A team of scientists led by the Max Born Institute (MBI), Berlin, and the Massachusetts Institute of Technology (MIT), USA, has discovered how magnetization patterns called skyrmions can be generated in a ferromagnet faster than known so far.
The researchers have clarified how the topology of the magnetic system changes in the process. As they report in the journal Nature Materials, the results offer fundamental insights into topological phase transitions and inspire new ideas on how magnetic skyrmions can be used for information technology.
Magnetic skyrmions refer to small eddies in the magnetization of thin magnetic layers, where the magnetization points in different directions, as shown in the first picture. It turns out that a certain magnetization pattern can be characterized by its topology - a mathematical concept to describe the shape or geometry of a body, a quantity or - as in this case - a physical field (see info box on topology). What is important is that the topology of a skyrmion differs from that of a state in which the magnetization is oriented in the same direction everywhere. So if the magnetization pattern changes, the topology of the system must also change. This fact contributes to the stability of the skymion vortices and makes it difficult to.
For its work, the team first used X-ray and electron microscopy to make the nanometer-sized skyrmions visible. It was shown that a single light pulse from a laser with a sufficiently high intensity is sufficient to generate skyrmions with a fixed topology - i.e. a certain vortex shape of magnetization.
In a second step, the researchers investigated the question of how the laser pulse causes the change in topology and how exactly the transition from uniform magnetization to skyrmions takes place. To do this, they carried out scattering experiments with X-rays at the X-ray laser in Hamburg (European XFEL), in which the deflection of the X-rays by the skymions is measured. By first bombarding the magnetic layer with an optical laser and then with an X-ray laser, the physicists were able to show how the size and spacing of the skyrmions change over time.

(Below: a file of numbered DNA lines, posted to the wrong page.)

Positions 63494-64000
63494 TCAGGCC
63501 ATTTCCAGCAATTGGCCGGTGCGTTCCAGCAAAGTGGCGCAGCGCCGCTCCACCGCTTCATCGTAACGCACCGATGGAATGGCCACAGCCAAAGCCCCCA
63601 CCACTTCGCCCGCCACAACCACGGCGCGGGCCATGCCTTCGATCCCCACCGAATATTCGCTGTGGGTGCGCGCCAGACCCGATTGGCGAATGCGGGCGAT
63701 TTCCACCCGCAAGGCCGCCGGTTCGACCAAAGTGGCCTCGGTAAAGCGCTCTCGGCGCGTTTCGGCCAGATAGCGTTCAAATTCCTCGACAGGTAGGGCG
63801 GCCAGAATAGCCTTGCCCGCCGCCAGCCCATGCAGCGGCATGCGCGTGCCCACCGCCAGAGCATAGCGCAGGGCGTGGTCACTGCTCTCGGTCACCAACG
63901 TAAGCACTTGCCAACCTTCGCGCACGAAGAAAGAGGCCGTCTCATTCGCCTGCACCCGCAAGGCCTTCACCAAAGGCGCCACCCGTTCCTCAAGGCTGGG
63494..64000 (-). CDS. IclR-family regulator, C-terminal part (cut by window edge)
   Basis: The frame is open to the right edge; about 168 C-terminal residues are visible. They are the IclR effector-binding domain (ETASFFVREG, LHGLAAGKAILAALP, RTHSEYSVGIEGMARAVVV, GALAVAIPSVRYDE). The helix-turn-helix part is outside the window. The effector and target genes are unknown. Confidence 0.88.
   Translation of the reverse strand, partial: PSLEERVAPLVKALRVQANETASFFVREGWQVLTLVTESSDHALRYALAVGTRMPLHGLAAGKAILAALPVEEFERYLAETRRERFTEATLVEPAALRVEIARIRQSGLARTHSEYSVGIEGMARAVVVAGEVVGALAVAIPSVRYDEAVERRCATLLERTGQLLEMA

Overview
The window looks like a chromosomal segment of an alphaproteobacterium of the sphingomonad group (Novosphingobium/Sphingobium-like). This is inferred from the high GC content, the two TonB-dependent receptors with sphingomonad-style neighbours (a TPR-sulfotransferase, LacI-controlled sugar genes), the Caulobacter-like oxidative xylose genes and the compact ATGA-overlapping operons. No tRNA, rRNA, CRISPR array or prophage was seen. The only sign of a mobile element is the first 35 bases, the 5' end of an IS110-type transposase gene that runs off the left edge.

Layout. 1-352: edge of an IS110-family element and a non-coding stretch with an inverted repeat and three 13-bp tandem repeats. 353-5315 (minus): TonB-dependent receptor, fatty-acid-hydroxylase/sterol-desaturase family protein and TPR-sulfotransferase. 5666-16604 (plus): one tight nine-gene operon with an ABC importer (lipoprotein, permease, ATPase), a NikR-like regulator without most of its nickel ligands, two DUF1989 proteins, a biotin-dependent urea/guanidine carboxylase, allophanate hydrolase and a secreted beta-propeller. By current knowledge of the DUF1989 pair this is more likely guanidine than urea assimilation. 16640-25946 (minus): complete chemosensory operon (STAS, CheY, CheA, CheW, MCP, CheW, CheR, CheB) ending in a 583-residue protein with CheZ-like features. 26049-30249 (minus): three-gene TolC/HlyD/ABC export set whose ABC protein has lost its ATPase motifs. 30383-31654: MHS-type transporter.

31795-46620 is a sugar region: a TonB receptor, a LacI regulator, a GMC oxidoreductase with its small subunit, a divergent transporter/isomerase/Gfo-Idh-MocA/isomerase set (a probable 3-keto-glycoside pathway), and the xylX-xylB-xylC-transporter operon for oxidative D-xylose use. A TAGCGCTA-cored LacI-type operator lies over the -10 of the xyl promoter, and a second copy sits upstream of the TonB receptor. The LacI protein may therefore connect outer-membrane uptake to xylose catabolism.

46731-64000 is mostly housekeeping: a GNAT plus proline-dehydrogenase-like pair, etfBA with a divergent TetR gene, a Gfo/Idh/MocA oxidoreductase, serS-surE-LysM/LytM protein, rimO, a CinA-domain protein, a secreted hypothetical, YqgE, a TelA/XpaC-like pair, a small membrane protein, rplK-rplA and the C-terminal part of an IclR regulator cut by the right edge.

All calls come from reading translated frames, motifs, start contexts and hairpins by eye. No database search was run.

Surprisingly, the topology change was completed after just 300 picoseconds. Thus, the generation of the skyrmions proceeded faster than observed for other ferromagnetic systems. By comparing the experimental data with theoretical simulations, the science team was also able to explain how the topological transformation comes about. The laser heats the magnetic layer to a state in which the magnetization breaks up into small, independently fluctuating areas in which the direction of magnetization changes rapidly. In this state of topological fluctuations, the energy barrier to be overcome for the generation of skyrmions is greatly reduced and skyrmions are constantly being created and disappearing. When the system cools down again after being heated by the laser, some of these skyrmion nuclei solidify and subsequently grow to the size observed in the microscopic images.
In view of the fact that skyrmions can have a size of only ten nanometers and are still stable at room temperature, these results open up interesting perspectives for future concepts of magnetically based data processing and storage. Even today, the size of the bits on a hard disk is limited by whether a magnet is able to rewrite these very small but also very permanent bits, i.e. to re-magnetize them. The technology of locally heating the bits with a laser and thus making them magnetically "soft" is already being developed in order to achieve even higher storage densities. Generating skyrmions with lasers could give this concept a new twist.